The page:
After sitting in on the rehearsal, I sit down with the director…

But before we can begin, I follow Paolo from his office to the costume shop where the costume designer he has brought over from Italy, Santi Migneco, checks on the stitchers' progress. Next we go to the stage, where he touches base with the set designer. Those tasks accomplished, the interview begins:

Q: How did you become interested in theatre?
A: I was a student in poetry and philosophy. Theatre was a natural progression and an effective voice for the politics of the late '70s. At first, I did everything from hanging lights to sweeping the stage, and then I got my chance to work assisting professional directors.

Q: What kind of preparation do you do? How do you approach working with the actors?
A:Of course, I do my research. But, basically, I trust my instincts. I have a sixth sense about what works, what's needed. I can't explain it. It's organic; I feel it.

As far as the actors, in the beginning I like to get up on stage with them. It's a very physical play, and it's important to establish a rhythm, to choreograph the movement. They have opportunities to improvise, to make discoveries, to be creative. But this must all happen within an established framework.

Q: Why do you do Goldoni? What's the attraction for a modern audience?
A:Goldoni is well known for reforming the commedia dell'arte, but it's his early works that appeal to me -- "The Servant of Two Masters" and "The Venetian Twins" precisely because they are closer to their origins and so maintain the essence of commedia. That is, "going from the stage to the page" and not the opposite. Improvisation and interaction with the audience, that's living theatre. The work evolves through doing it. It's pure theatre. It's not literature. Or maybe it's a little of both. There is poetry and lyricism in classic theatre. We are working with a text. Dorothy Holland, my colleague here at the University of Richmond, spent a considerable amount of time and effort on this translation. Then, the actors and I add bits that are generated through rehearsal.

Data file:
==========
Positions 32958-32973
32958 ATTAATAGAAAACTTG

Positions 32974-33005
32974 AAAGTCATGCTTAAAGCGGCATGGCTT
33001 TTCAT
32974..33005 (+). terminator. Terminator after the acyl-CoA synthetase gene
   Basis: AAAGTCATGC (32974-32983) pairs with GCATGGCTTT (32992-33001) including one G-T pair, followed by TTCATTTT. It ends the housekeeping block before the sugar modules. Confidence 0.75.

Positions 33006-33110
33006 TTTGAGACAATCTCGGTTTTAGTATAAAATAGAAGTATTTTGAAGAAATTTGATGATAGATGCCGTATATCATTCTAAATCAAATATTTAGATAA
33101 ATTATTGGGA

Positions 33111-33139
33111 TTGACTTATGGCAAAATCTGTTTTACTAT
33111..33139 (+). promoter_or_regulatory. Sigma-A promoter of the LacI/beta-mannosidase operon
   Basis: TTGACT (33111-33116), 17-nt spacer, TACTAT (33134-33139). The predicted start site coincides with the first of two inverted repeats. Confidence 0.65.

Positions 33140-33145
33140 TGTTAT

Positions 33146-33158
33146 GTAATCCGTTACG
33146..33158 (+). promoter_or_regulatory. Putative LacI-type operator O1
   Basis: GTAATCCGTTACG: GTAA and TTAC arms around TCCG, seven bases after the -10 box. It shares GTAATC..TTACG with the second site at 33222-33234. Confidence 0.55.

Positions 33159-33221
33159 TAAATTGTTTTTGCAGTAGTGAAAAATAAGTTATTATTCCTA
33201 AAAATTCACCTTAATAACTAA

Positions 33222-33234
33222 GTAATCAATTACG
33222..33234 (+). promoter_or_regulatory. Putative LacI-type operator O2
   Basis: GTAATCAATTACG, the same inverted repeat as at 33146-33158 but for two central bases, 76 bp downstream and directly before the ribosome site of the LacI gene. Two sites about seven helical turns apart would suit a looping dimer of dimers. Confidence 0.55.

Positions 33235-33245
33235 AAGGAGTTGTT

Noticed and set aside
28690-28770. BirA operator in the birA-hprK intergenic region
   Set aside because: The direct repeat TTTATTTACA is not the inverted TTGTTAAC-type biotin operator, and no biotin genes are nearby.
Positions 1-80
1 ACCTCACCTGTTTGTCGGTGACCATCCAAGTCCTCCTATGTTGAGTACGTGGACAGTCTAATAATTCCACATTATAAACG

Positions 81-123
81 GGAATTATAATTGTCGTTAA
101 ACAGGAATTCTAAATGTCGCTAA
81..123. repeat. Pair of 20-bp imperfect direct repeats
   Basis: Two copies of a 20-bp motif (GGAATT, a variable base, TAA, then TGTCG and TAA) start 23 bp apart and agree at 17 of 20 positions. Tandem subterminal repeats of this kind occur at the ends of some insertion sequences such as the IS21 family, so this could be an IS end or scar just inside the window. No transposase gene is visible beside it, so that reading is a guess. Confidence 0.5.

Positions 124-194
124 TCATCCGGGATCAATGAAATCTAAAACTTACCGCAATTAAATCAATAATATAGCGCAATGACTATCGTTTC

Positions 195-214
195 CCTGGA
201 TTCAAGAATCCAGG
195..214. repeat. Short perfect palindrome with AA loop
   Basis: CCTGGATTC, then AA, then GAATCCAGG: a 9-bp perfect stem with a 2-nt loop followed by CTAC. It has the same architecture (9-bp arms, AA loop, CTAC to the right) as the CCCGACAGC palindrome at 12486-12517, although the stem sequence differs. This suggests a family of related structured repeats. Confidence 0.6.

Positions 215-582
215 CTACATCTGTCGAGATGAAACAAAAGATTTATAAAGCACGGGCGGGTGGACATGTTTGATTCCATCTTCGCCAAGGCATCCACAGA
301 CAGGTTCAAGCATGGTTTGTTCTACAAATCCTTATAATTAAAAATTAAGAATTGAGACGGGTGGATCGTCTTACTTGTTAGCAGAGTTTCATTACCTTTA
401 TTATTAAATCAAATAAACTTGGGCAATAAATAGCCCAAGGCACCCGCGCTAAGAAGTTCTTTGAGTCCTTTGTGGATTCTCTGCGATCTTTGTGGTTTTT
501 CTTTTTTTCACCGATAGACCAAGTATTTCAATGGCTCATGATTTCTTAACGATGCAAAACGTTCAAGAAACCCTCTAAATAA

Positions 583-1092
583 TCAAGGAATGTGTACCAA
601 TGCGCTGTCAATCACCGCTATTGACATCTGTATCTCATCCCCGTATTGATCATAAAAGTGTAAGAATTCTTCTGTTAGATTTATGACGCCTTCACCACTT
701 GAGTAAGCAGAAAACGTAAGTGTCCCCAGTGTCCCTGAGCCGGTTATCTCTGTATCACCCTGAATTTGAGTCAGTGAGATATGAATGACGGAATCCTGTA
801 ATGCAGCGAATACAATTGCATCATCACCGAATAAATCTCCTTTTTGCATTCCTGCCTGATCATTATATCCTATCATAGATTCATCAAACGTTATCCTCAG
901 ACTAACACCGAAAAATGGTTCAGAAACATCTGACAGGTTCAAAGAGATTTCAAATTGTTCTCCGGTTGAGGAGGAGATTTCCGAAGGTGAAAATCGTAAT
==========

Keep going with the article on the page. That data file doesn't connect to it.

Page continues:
Q: What's your interpretation of the play?
A:For Goldoni it is about one thing and for me just the opposite. Goldoni favors the smart twin, Tonino, who represents the middle-class Venetian merchant class soon to be the ruling class. He kills off the simple twin, Zanetto, to demonstrate the establishment of new values. "Out with the old, in with the new."

I, on the other hand, sympathize with Zanetto, who is naïve, tender and funny. He is our inner child, the one who is not understood. He is not just out for profit. He, like the rest of us, is looking for happiness.

Q: How do you like working at the University of Richmond? In the U.S.?
A:Every new experience enriches one's life, and being at the University of Richmond is no exception. I am teaching classes and directing a company of students who benefit from working with a professional director and along side professional actors. Pancrazio, Il Dottore and the twins Tonini/Zanetto are played by guest artists-in residence, Linda Livingstone and Darryl Phillips, and local actor Jim Morgan.